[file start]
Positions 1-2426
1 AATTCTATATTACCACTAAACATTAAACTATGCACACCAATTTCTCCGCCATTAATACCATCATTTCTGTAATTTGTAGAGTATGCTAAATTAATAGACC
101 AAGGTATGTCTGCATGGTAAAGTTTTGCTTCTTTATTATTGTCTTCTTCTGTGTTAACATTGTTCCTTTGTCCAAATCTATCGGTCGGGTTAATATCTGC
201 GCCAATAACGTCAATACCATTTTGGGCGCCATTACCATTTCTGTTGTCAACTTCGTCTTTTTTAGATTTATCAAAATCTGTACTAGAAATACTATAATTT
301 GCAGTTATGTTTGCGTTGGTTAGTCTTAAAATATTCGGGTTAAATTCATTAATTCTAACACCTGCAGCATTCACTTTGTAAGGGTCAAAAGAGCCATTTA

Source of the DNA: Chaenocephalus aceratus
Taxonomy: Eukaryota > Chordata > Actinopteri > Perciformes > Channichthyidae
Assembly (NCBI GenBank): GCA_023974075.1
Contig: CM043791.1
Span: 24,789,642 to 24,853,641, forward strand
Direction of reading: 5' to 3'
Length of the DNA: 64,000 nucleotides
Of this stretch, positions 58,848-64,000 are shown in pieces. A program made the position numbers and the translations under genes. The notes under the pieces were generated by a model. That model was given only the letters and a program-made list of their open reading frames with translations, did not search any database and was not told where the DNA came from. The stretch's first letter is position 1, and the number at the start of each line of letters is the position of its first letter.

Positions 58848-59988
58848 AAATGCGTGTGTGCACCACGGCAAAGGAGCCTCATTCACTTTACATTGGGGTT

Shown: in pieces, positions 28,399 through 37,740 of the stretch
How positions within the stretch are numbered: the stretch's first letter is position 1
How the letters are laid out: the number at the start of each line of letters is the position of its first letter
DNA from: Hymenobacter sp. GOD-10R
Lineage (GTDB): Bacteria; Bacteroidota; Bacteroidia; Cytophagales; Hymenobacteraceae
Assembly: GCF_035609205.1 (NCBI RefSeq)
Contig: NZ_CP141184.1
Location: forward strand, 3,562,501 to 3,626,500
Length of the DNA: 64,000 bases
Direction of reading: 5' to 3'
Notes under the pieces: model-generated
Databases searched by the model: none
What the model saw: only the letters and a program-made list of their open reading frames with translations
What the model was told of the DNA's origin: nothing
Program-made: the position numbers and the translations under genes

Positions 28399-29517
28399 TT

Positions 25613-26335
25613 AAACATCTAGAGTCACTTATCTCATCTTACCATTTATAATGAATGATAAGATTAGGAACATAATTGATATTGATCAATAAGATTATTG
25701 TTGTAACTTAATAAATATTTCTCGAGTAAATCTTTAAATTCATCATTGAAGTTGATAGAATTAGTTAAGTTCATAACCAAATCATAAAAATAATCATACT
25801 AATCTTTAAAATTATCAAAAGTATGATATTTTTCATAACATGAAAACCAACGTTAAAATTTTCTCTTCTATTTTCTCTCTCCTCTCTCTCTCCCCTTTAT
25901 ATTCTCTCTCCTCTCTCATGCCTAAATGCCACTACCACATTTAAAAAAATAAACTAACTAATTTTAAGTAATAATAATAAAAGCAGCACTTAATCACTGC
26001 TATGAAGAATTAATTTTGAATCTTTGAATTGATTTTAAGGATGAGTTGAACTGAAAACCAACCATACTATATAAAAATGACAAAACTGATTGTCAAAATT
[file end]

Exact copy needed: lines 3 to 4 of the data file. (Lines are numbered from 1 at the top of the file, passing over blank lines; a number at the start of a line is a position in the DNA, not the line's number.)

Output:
101 AAGGTATGTCTGCATGGTAAAGTTTTGCTTCTTTATTATTGTCTTCTTCTGTGTTAACATTGTTCCTTTGTCCAAATCTATCGGTCGGGTTAATATCTGC
201 GCCAATAACGTCAATACCATTTTGGGCGCCATTACCATTTCTGTTGTCAACTTCGTCTTTTTTAGATTTATCAAAATCTGTACTAGAAATACTATAATTT